19. 4 2 9 11 30 5 13 Result Of A Find Operation • find(i) is to identify the set that contains element i • In most applications of the union-find problem, the user does not provide set identifiers • The requirement is that find(i) and find(j) return the same value iff elements i and j are in the same set find(i) will return the element that is in the tree root

  20. Possible Node Structure • Use nodes that have two fields: element and parent • Use an array table[] such that table[i] is a pointer to the node whose element is i • To do a find(i) operation, start at the node given by table[i] and follow parent fields until a node whose parent field is null is reached • Return element in this root node

  21. 13 4 5 9 11 30 2 1 table[] 0 5 10 15 Example (Only some table entries are shown.)

  22. 13 4 5 9 11 30 2 1 Better Representation • Use an integer array parent[] such that parent[i] is the element that is the parent of element i parent[] 2 9 13 13 4 5 0 0 5 10 15

  23. Union • Union is more complicated. • Make one representative element point to the other, but which way? Does it matter? • In the example, some elements are now deeper away from the root

  24. Union(H, X) H X F X points to H B, R and F are now deeper A W B R H X F H points to X A and W are now deeper A W B R

  25. Union public union(rootA, rootB) {parent[rootB] = rootA;} • Time Complexity: O(1)

  26. A worse case for Union Union can be done in O(1), but may cause find to become O(n) A B C D E Consider the result of the following sequence of operations: Union (A, B) Union (C, A) Union (D, C) Union (E, D)

  27. Two Heuristics • There are two heuristics that improve the performance of union-find. • Union by weight or height • Path compression on find

  28. 7 13 4 5 8 3 22 6 9 11 30 10 2 1 20 16 14 12 Height Rule • Make tree with smaller height a subtree of the other tree • Break ties arbitrarily union(7,13)

  29. 7 13 4 5 8 3 22 6 9 11 30 10 2 1 20 16 14 12 Weight Rule • Make tree with fewer number of elements a subtree of the other tree • Break ties arbitrarily union(7,13)

  30. Implementation • Root of each tree must record either its height or the number of elements in the tree. • When a union is done using the height rule, the height increases only when two trees of equal height are united. • When the weight rule is used, the weight of the new tree is the sum of the weights of the trees that are united.

  31. Height Of A Tree • If we start with single element trees and perform unions using either the height or the weight rule. The height of a tree with p elements is at most floor (log2p) + 1. • Proof is by induction on p.

  32. Union by Weight Heuristic Always attach smaller tree to larger. union(x,y) rep_x = find(x); rep_y = find(y); if (weight[rep_x] < weight[rep_y]) A[rep_x] = rep_y; weight[rep_y] += weight[rep_x]; else A[rep_y] = rep_x; weight[rep_x] += weight[rep_y];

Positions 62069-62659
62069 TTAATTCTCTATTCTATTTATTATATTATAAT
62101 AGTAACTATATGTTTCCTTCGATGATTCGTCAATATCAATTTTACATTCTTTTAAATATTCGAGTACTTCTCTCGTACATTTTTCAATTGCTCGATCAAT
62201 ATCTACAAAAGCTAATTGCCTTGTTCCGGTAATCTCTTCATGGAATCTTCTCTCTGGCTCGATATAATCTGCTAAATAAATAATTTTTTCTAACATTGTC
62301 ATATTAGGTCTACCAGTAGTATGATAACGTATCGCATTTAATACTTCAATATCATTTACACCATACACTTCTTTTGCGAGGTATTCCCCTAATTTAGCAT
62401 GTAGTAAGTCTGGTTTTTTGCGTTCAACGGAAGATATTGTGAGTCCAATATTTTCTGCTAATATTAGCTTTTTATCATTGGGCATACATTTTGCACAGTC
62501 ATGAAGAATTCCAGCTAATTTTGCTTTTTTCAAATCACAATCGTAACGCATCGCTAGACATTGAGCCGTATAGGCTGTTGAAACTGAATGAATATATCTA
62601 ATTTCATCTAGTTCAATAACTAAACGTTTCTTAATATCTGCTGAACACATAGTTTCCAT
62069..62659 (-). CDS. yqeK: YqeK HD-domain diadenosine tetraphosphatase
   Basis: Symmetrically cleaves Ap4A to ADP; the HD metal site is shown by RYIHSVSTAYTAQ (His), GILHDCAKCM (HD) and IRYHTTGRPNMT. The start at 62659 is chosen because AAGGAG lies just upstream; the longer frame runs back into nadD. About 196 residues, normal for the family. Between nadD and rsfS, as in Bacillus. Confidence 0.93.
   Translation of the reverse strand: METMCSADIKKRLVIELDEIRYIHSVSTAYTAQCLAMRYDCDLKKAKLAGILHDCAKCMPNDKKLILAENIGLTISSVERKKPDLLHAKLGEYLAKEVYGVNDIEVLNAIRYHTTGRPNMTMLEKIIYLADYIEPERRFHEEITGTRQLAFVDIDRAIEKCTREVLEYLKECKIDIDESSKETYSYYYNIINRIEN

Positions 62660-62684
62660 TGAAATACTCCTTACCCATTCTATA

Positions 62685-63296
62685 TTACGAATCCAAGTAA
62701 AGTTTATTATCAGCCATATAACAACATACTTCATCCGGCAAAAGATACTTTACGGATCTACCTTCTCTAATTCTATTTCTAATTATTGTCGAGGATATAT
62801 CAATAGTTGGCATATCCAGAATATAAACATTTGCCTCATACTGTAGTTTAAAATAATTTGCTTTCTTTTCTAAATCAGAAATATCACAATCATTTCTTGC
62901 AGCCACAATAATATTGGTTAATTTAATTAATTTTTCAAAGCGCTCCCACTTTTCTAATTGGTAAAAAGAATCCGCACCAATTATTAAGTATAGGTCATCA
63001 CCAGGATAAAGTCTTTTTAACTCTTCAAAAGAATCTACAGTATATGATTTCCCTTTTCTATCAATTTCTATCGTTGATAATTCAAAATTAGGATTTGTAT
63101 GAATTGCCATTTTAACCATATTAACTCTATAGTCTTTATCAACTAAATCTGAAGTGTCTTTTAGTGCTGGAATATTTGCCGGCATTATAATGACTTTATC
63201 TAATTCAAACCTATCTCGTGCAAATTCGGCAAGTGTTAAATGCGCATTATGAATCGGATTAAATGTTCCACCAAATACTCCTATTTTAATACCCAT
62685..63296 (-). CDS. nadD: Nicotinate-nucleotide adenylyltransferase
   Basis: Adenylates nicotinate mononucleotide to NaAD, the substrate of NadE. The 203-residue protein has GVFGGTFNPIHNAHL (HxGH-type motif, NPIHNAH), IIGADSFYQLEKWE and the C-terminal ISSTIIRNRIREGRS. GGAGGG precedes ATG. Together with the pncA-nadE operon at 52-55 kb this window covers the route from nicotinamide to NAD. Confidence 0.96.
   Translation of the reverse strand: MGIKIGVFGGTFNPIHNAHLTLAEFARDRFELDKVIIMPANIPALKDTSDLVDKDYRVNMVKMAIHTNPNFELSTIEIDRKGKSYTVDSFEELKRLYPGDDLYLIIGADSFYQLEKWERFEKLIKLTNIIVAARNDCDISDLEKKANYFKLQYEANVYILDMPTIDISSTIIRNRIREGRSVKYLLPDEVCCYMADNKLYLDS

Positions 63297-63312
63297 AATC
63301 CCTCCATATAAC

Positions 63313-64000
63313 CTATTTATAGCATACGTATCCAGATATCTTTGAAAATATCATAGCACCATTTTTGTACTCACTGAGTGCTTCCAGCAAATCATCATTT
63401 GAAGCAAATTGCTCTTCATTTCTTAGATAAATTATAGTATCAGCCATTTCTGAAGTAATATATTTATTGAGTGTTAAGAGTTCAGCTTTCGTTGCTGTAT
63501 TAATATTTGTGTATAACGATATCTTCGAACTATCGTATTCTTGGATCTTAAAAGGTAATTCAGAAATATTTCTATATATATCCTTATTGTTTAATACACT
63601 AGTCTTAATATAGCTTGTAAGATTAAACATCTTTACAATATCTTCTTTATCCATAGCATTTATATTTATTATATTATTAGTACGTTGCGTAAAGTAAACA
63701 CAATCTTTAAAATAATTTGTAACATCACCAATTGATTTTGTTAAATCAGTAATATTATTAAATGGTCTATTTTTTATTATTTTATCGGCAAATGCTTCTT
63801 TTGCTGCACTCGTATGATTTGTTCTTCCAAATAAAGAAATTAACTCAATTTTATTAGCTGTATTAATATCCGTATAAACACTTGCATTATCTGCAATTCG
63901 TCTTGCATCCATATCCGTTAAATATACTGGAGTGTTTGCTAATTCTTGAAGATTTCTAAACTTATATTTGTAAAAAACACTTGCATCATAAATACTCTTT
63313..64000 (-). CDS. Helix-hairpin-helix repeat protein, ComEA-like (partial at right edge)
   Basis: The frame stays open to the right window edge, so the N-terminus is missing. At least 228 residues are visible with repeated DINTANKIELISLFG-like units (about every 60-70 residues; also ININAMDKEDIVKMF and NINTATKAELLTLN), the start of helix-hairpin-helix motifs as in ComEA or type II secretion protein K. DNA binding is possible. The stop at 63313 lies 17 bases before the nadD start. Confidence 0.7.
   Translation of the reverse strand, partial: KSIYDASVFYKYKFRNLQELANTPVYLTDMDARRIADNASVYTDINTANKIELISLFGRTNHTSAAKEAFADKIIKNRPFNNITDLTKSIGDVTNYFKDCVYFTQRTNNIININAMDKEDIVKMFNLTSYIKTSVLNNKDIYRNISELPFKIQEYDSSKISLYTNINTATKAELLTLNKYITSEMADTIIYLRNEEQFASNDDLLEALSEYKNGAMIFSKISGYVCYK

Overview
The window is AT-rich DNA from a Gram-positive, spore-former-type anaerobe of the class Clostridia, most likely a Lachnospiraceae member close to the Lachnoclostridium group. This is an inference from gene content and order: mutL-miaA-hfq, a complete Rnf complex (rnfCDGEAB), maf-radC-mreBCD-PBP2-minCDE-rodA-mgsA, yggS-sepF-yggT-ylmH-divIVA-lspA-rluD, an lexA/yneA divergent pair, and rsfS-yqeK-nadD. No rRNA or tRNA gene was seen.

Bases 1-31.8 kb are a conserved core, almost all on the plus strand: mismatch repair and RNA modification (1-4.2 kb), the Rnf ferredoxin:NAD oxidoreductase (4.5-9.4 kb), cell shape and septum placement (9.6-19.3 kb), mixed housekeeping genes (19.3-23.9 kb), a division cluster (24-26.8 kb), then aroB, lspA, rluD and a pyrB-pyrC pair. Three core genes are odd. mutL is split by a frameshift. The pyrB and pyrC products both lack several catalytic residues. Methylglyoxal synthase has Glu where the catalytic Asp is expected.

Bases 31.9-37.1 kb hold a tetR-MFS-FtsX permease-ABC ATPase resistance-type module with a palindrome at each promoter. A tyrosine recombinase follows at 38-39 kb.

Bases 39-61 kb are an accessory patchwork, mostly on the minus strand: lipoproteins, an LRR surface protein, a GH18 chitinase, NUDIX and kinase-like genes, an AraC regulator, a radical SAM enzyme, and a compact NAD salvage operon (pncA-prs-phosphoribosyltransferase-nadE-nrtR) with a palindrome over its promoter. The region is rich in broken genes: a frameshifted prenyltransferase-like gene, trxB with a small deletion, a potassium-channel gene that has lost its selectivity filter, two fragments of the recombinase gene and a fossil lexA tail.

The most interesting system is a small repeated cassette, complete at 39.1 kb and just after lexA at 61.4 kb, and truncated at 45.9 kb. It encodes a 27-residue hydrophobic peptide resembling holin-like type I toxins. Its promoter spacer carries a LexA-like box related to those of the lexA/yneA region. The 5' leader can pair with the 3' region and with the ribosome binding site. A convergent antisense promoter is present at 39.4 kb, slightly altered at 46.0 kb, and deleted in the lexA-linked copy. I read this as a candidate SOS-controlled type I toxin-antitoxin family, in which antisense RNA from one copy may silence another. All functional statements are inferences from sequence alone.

33. Performance w/ Union by Weight • If unions are done by weight, the depth of any element is never greater than log n + 1. • Inductive Proof: • Initially, ever element is at depth zero. • When its depth increases as a result of a union operation (it’s in the smaller tree), it is placed in a tree that becomes at least twice as large as before (union of two equal size trees). • How often can each union be done? -- lg n times, because after at most lg n unions, the tree will contain all n elements. • Therefore, find becomes O(log n) when union by weight is used -- even without path compression.

  34. Path Compression Each time we do a find on an element E, we make all elements on path from root to E be immediate children of root by making each element’s parent be the representative. find(x) if (A[x]<0) return(x); A[x] = find(A[x]); return (A[x]); When path compression is done, a sequence of m operations takes O(m log n) time. Amortized time is O(log n) per operation.

  35. 7 13 8 3 22 6 4 5 9 g 10 f 11 30 e 2 20 16 14 12 d 1 a, b, c, d, e, f, and g are subtrees a b c Path Compression • find(1) • Do additional work to make future finds easier

  36. 7 13 8 3 22 6 4 5 9 g 10 f 11 30 e 2 20 16 14 12 d 1 a, b, c, d, e, f, and g are subtrees a b c Path Compression • Make all nodes on find path point to tree root. • find(1) Makes two passes up the tree

  37. Ackermann’s Functions • The Ackermann’s function is the simplest example of a well-defined total function which is computable but not primitive recursive. • "A function to end all functions" -- Gunter Dötzel. • 1. If m = 0 then A(m, n) = n + 1 • 2. If n = 0 then A(m, n) = A(m-1, 1) • 3. Otherwise, A(m, n) = A(m-1, A(m, n-1)) • The function f(n) = A(n, n) grows much faster than polynomials or exponentials or any function that you can imagine

  38. Ackermann’s Function • Ackermann’s function. • A(m,n) = 2n, m = 1 and n >= 1 • A(m,n) = A(m-1,2), m>= 2 and n = 1 • A(m,n) = A(m-1,A(m,n-1)), m,n >= 2 • Ackermann’s function grows very rapidly as m and n increase • A(2,4) = 265,536

  39. Time Complexity • Inverse of Ackermann’s function. • a(n) = min{k>=1 | A(k,1) > n}, • The inverse function grows very slowly • a(n) < 5 until n = 2A(4,1) + 1 • A(4,1) >> 1080 • For all practical purposes, a (n) < 5

  40. Time Complexity Theorem 12.2 [Tarjan and Van Leeuwen] Let T(n,m) be the maximum time required to process any intermixed sequence of n finds and unions. T(n,m) = O(m a (n)) when we start with singleton sets and use either the weight or height rule for unions and any one of the path compression methods for a find.

More Related